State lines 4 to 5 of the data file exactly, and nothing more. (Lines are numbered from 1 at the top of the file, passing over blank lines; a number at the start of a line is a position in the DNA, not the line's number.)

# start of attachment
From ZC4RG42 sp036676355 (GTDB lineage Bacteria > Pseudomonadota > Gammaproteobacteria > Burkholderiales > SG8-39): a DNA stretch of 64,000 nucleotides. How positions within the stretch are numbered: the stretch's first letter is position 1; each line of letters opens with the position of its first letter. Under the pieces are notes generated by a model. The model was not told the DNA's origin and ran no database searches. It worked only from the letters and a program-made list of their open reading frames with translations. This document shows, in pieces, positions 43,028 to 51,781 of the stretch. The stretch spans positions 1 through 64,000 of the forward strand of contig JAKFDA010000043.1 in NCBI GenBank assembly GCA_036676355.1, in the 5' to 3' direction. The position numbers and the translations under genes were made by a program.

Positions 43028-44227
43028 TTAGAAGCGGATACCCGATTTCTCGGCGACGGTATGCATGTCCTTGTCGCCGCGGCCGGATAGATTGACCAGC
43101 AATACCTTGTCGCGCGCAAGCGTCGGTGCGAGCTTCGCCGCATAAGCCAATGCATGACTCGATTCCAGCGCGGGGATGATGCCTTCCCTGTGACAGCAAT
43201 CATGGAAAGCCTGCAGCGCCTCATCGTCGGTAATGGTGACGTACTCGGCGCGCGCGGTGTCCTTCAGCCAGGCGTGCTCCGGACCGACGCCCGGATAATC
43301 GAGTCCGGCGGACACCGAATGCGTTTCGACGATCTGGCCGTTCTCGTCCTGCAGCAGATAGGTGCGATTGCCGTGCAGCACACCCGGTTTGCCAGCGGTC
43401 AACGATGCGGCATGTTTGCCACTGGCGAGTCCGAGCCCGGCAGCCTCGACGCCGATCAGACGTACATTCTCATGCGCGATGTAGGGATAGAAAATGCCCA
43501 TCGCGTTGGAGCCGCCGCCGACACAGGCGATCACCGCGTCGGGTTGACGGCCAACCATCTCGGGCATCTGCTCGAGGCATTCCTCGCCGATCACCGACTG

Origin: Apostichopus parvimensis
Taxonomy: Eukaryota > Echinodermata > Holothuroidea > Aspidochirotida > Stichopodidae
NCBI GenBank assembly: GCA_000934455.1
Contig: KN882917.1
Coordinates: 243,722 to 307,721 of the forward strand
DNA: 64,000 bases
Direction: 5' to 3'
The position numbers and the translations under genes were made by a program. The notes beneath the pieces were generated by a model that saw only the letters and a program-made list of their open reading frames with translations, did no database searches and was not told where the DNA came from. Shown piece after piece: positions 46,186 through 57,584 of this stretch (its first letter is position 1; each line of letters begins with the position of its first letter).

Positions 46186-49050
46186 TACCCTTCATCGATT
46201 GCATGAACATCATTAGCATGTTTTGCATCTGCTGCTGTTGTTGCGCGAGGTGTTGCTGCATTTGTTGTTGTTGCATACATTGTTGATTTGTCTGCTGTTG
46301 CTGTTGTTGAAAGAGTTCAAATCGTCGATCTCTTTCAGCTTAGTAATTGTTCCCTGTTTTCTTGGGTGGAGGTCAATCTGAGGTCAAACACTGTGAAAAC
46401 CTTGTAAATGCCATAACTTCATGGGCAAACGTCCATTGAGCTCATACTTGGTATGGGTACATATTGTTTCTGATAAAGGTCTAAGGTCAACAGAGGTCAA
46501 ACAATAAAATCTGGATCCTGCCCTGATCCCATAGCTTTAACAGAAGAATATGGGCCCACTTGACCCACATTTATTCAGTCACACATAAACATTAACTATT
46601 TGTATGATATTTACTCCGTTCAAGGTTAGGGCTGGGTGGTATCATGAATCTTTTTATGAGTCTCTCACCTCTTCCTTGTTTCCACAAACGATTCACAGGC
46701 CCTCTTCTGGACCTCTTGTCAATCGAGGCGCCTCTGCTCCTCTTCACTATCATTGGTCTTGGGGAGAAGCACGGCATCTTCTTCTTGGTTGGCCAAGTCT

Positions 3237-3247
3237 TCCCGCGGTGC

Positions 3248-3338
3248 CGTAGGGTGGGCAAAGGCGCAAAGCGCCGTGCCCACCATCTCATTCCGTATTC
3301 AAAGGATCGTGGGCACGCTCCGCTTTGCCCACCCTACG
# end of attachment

43101 AATACCTTGTCGCGCGCAAGCGTCGGTGCGAGCTTCGCCGCATAAGCCAATGCATGACTCGATTCCAGCGCGGGGATGATGCCTTCCCTGTGACAGCAAT
43201 CATGGAAAGCCTGCAGCGCCTCATCGTCGGTAATGGTGACGTACTCGGCGCGCGCGGTGTCCTTCAGCCAGGCGTGCTCCGGACCGACGCCCGGATAATC